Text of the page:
Rick Nash Trade: Where The Market Stands After The Dust Settles
The free agency and trading market have been relatively stagnant since the start of free agency period opened. Many thought that things would open up when Zach Parise and Ryan Suter signed, When it did not, the same theory was applied to when the next big player was moved. Now that Rick Nash has been traded to the New York Rangers, will the free agent and trading market start to open up?
With the Rangers landing Nash, there are a handful of big forwards left on the market. The two biggest names are Shane Doan and Bobby Ryan. The Sabres have been attached to both players and as more teams keep finalizing their rosters, the Sabres chances of landing one of these players continues to grow.
The Sabres main competitors for these players vary with the amount of cap space they have left. Even after the Doan trade, the Rangers still have $13 million in cap space left. The Philadelphia Flyers will be close to the ceiling if the Nashville Predators don't match the offer sheet on Shea Weber. The Pittsburgh Penguins haven't made a large splash like many of their competitors in the Atlantic Division so they are going to be looking to try and keep pace.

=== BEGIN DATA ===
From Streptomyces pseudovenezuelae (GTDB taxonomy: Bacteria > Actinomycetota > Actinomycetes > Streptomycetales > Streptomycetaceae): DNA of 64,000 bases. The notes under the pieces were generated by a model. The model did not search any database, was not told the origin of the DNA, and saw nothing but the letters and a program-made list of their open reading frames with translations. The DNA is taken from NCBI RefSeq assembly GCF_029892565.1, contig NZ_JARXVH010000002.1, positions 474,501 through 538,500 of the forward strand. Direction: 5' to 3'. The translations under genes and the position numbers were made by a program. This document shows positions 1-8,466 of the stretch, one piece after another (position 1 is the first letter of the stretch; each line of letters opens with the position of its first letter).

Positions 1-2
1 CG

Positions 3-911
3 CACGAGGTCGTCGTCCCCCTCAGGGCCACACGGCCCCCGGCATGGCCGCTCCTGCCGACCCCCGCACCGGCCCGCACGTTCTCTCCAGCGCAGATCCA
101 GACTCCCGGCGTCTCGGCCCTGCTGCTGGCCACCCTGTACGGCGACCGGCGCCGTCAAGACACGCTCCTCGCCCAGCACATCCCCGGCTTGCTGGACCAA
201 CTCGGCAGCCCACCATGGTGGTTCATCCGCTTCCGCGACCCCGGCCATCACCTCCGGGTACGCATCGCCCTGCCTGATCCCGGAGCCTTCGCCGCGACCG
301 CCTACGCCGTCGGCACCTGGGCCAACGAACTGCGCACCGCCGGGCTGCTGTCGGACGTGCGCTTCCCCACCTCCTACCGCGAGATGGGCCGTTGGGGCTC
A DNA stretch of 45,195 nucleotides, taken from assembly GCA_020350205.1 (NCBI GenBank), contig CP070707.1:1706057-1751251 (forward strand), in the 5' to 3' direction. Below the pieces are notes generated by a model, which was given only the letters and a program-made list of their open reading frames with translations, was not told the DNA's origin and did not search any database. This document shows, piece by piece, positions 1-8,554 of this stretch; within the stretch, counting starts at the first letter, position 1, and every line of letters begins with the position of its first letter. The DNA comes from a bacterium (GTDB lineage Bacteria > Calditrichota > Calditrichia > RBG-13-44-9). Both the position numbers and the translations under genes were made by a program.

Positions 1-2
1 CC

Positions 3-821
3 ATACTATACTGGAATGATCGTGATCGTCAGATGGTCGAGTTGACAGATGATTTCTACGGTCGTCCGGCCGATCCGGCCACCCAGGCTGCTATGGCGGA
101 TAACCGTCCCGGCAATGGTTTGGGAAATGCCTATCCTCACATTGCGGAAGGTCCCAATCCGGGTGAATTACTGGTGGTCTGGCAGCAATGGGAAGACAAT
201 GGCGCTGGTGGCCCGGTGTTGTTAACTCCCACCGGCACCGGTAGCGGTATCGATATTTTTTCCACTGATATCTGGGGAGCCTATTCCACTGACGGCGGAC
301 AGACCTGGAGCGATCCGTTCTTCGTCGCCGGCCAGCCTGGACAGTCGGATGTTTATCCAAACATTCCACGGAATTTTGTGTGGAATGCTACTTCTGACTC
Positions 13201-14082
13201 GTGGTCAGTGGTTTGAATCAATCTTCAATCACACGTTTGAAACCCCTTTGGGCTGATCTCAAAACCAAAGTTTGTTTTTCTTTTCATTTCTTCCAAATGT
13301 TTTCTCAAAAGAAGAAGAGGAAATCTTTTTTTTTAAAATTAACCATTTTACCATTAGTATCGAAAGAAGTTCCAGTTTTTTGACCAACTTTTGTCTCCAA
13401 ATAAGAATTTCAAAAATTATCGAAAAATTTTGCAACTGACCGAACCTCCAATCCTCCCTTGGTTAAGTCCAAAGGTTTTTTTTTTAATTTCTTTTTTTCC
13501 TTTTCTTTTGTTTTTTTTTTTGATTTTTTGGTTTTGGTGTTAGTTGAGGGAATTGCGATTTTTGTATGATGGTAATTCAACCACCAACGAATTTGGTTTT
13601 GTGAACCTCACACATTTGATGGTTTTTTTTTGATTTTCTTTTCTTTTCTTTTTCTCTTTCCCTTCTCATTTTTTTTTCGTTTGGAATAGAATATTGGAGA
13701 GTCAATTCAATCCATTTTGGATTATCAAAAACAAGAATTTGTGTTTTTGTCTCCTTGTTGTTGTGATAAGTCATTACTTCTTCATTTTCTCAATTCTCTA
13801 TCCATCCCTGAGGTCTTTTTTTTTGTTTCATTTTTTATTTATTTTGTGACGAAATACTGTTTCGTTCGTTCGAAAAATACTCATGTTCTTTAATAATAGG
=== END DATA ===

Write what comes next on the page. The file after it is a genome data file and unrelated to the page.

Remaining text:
Looking at Shane Doan, the Coyotes, Sabres, Penguins, Rangers, and Flyers are all teams that have interest. The Coyotes are the front runner, but with the uncertainty of the ownership situation there, Doan is keeping all of his options open. Already Doan has visited New York, Philadelphia, and Pittsburgh.
The market for Bobby Ryan is slightly different. The Sabres may not have all of the pieces the Ducks are looking for to make the deal at the moment. That could change though as it closer to the start of the season and the Ducks might be willing to take less if they feel they have to move Ryan before the start of the season. Anaheim's other trade partners are starting to open up as teams who couldn't land Nash start to look elsewhere.
The market is going to open up at some point as the season starts to get closer. If it does not, hockey fans will keep feeding on the slow drip of news throughout the summer.